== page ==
When it comes to stagecraft, Santana and his team have created some brilliant moments. The best hands down is the West Side Story analog to Romeo and Juliet’s balcony scene. When Tony begins serenading Maria on her fire escape, the wall of the building with the balcony slips from the back of the stage closer to the audience in the stage akin to a cinematic zoom. Then when he climbs to her, the wall moves even closer. And when he leaves her, she and the wall recede back into the darkness.
An intriguing conceit is bookending the entire show with wordless scenes set to scraps of the score: Set in the present day after a hurricane in a devastated Puerto Rico, the now senior citizen Maria searches through rubble to find a book containing a pressed flower whose origin only a newbie would fail to guess. Then the ghosts of her past start to appear. And at the end of the show, she returns for a lovely tableau we won’t spoil.
As always, the Maltz’s designing team is first rate. Adam Koch’s set looks like a bombed out European city with a back wall of paint-peeling cinderblock, fronted by a two-story high façade of windowless and doorless empty spaces, and skirted by half-blasted concrete borders. Cory Pattak creates an array of environments and emotions with his lighting. Jen Caprio’s costumes for the Jets is appropriately early James Dean, but she gets to indulge in color for the Sharks, especially in the school dance scene as the girls’ bright dresses swirl with the pirouettes.
And a special shout out to fight choreographer Lee Soroko: 92 percent of stage fights are obviously fake, worst of all in a musical. But Soroko’s staging of the rumbles, scraps and other violence here is as close to convincing as you will see in theater.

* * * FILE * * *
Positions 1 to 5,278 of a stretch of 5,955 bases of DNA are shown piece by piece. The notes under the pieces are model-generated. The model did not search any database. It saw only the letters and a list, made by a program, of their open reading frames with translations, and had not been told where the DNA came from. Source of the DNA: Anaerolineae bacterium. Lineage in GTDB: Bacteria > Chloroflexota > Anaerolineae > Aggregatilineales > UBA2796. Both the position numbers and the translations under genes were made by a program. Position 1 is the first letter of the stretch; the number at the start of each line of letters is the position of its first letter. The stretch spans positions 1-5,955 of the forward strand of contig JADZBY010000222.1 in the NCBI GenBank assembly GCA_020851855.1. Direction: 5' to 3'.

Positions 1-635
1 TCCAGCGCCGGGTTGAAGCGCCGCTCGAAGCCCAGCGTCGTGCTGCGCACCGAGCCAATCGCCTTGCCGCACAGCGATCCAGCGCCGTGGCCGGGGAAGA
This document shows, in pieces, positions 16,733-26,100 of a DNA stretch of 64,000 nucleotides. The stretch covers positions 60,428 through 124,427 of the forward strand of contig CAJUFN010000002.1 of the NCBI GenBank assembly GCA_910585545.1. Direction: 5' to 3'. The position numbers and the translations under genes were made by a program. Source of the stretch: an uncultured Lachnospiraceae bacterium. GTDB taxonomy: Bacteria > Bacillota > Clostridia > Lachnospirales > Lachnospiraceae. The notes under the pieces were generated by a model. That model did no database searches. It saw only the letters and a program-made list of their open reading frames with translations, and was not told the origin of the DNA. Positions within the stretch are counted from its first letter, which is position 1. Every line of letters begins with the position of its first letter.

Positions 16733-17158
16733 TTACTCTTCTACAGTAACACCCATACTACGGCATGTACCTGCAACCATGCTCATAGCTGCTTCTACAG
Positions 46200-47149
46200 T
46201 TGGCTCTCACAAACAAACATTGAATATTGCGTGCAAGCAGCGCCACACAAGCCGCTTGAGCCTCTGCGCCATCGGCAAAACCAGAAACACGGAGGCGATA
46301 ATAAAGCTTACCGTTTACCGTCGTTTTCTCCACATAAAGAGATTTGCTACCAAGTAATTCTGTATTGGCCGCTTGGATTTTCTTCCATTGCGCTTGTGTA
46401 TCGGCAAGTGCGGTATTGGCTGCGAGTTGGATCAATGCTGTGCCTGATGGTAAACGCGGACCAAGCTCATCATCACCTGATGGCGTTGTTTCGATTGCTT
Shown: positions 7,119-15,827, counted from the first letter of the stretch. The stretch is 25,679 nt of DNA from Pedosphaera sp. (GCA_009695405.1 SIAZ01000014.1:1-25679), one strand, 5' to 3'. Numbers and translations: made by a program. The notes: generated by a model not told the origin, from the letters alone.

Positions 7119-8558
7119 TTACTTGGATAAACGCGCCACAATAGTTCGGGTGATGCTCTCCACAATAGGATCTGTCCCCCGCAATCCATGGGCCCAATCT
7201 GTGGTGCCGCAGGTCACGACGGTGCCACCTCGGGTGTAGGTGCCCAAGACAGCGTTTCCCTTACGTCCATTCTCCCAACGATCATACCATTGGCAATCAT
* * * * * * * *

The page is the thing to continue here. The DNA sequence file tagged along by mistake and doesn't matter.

And credit where credit is due: there are 27 people in the cast (plus an extra older Maria) and 12 in the pit.
The production isn’t perfect. There is little sense of menace or danger from anyone, especially as these street toughs hold notes at the end of a line rather than bite them off. An alternative might have been young men as lost boys, but that’s not there either. While this edition is clearly placed in the 1950s rather than some universal setting, the Jets are all skinheads. I’m not making that up. Angel Lozada as Bernardo is a fine dancer and singer, but with his boyish face and his long 1980s Kenny G curly locks, he wouldn’t survive 30 seconds in any gang you’ve ever seen. Few of the people in the cast would.
But overall it is a thrilling satisfying edition. We’d unreservedly recommend running out to get tickets, but management said opening night that entire run was sold out. Well, some people cancel because of illness.
West Side Story runs through April 14 a Maltz Jupiter Theatre, 1001 E. Indiantown Road, Jupiter. Show times are 7:30 p.m. Tuesday to Friday, 2 p.m. Wednesday, 2 and 8 p.m. Saturday, and 2 p.m. Sunday. Running time 2 ½ hours including one intermission. Tickets cost $60-$120. Call (561) 575-2223 or visit https://tickets.jupitertheatre.org/BoxOffice/